Three stars. Rated PG-13, violence, disturbing images, nudity and brief profanity
By Derrick Bang • Originally published in The Davis Enterprise, 4.21.17
Toward the end of this ambitious historical drama, a key character observes that a man’s reach should exceed his grasp.
|As Fawcett (Charlie Hunnam, front) guides their boat ever deeper into uncharted|
Amazonian waters, his companions — from left, Manley (Edward Ashley), Murray
(Angus Macfadyen) and Costin (Robert Pattinson) — warily watch for unfriendly tribesmen.
Sadly, that’s precisely the case with director/scripter James Gray’s disappointing The Lost City of Z. He’s simply unable to wrap his arms around the enormity of this saga.
The film’s subject, Lt. Col. Percival Harrison Fawcett, certainly deserves to be brought to the attention of modern audiences. The early 20th century British geographer, artillery officer and explorer, most famous for his eight mapping and archaeological expeditions to Brazil’s Amazon region, was fictionalized by no less than Arthur Conan Doyle, in a series of Professor Challenger novels and short stories published between 1912 and ’29.
Much more recently, Fawcett is rumored to have inspired a certain Indiana Jones.
By all accounts, Fawcett took his work more seriously than these pop-culture counterparts, but that’s no excuse for Gray to deliver such a grim, dreary and bloodless depiction of the man’s exploratory career. Charlie Hunnam’s portrayal of Fawcett is withdrawn and stoic; even the man’s moments of triumph feel muted, as if Hunnam can’t figure out how to depict genuine excitement.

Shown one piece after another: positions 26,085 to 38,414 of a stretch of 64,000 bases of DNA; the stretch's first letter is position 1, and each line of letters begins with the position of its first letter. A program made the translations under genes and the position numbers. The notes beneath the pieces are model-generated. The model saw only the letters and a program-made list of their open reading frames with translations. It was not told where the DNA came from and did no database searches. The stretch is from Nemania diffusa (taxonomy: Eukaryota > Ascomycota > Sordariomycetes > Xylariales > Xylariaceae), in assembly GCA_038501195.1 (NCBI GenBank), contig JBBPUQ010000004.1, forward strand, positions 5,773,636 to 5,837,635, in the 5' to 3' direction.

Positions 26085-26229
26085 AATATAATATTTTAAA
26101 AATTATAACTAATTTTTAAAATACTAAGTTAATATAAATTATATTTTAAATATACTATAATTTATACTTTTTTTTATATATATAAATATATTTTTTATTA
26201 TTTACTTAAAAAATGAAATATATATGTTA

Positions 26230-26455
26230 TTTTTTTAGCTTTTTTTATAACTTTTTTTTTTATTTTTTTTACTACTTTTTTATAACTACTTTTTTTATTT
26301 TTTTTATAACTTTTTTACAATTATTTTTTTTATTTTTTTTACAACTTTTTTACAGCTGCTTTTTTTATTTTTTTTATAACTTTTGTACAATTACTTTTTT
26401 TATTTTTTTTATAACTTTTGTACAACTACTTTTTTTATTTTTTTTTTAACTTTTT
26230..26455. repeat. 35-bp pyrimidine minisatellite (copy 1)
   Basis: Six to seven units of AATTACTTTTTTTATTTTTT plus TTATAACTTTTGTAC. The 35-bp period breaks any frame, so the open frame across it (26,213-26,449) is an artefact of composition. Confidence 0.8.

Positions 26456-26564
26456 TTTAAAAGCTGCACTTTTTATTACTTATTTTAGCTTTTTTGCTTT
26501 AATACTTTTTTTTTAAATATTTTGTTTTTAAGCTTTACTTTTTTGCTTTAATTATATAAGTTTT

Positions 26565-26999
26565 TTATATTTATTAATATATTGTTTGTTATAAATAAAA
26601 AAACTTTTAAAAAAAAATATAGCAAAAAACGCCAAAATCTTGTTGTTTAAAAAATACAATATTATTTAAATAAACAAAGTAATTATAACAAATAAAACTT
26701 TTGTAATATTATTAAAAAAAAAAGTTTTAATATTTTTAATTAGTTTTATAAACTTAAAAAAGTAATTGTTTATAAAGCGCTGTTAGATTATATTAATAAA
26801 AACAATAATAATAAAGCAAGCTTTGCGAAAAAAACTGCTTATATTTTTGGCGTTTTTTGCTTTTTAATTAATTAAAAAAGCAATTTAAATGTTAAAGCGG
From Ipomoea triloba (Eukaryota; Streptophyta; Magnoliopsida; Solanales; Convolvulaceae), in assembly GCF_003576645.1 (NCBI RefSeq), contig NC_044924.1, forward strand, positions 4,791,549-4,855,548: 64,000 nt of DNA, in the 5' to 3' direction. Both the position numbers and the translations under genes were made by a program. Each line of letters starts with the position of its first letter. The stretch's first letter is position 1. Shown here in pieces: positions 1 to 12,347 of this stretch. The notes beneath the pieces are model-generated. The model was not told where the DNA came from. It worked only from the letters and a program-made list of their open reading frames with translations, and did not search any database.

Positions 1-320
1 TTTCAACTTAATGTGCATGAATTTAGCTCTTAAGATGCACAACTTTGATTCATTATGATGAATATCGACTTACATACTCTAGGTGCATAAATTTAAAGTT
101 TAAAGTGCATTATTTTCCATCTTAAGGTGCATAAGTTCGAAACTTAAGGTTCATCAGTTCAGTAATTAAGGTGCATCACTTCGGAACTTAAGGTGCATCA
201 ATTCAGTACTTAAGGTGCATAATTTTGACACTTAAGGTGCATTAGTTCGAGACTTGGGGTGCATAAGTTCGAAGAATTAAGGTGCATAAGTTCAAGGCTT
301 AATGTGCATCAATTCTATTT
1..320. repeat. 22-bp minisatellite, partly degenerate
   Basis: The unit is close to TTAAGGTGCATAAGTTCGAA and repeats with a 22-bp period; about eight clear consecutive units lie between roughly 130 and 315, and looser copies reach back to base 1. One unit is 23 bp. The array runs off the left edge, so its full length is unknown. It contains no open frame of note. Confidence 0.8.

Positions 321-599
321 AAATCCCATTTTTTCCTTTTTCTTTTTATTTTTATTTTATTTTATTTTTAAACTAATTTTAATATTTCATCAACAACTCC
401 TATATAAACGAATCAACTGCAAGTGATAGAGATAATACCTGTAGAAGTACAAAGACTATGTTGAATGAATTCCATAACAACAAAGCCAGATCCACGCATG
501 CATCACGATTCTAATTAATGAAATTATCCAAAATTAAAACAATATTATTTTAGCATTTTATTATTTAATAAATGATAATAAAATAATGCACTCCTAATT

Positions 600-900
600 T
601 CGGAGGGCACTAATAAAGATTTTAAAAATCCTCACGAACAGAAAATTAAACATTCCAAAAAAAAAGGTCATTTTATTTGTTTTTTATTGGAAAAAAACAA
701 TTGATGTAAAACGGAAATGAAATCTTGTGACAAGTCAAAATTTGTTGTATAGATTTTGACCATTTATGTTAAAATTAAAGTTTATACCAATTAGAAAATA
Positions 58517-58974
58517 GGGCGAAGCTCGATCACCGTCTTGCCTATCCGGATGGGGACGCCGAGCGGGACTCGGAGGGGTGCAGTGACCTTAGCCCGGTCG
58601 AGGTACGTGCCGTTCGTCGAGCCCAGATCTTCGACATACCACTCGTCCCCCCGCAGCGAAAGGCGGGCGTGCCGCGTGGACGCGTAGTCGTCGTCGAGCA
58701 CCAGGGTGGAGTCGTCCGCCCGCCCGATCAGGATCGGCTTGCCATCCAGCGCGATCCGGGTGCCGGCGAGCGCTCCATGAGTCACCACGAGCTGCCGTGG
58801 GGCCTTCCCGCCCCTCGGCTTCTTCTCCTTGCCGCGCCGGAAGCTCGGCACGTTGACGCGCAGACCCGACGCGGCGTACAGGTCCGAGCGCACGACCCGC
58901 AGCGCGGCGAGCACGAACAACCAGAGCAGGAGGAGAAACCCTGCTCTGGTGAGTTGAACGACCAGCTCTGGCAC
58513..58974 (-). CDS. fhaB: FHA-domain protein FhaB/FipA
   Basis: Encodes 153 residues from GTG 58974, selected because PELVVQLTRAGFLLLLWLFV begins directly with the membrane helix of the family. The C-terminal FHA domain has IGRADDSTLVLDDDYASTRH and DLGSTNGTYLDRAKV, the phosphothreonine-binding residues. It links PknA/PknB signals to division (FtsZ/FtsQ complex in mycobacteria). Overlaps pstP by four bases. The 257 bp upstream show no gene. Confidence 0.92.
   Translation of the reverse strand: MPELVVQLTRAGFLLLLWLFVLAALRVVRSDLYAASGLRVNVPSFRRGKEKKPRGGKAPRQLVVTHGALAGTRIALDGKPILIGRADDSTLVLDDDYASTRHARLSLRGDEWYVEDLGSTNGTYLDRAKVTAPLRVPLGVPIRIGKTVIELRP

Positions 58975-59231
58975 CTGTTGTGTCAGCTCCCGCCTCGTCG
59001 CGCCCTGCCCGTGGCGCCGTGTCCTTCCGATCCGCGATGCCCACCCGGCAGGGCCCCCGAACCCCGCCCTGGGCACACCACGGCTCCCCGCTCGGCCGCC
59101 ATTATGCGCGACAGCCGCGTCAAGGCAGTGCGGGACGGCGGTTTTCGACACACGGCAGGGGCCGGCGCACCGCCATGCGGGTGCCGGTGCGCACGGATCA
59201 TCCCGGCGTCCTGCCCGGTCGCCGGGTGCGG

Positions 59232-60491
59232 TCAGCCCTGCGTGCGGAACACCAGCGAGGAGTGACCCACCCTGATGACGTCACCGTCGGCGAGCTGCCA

His Fawcett simply isn’t very interesting.
This can’t be Hunnam’s fault; he has demonstrated plenty of charisma and thespic talent in projects that range from his lead role in 2002’s Nicholas Nickleby, to his popular Jax Teller in TV’s Sons of Anarchy. The blame for Hunnam’s subdued performance here belongs fully to Gray, who obviously wished Fawcett to be presented in what often seems a trance-like state.
Actually, much of the film feels like a fever dream, thanks in great part to Darius Khondji’s shimmering cinematography and Christopher Spelman’s understated, almost hypnotic orchestral score. Both contribute to the film’s atmosphere of surreal obsession: a Joseph Conrad/Heart of Darkness tone that was captured far better by Francis Ford Coppola (Apocalypse Now) and Werner Herzog (Fitzcarraldo).
Despite Gray’s passive depiction of Fawcett, at least we learn something about the man, and what drives him ... although it could be argued that our knowledge mostly springs from what we observe during his interactions with his progressive wife, Nina, played with spunk and effervescence by Sienna Miller. She gives the film some desperately needed emotional vigor.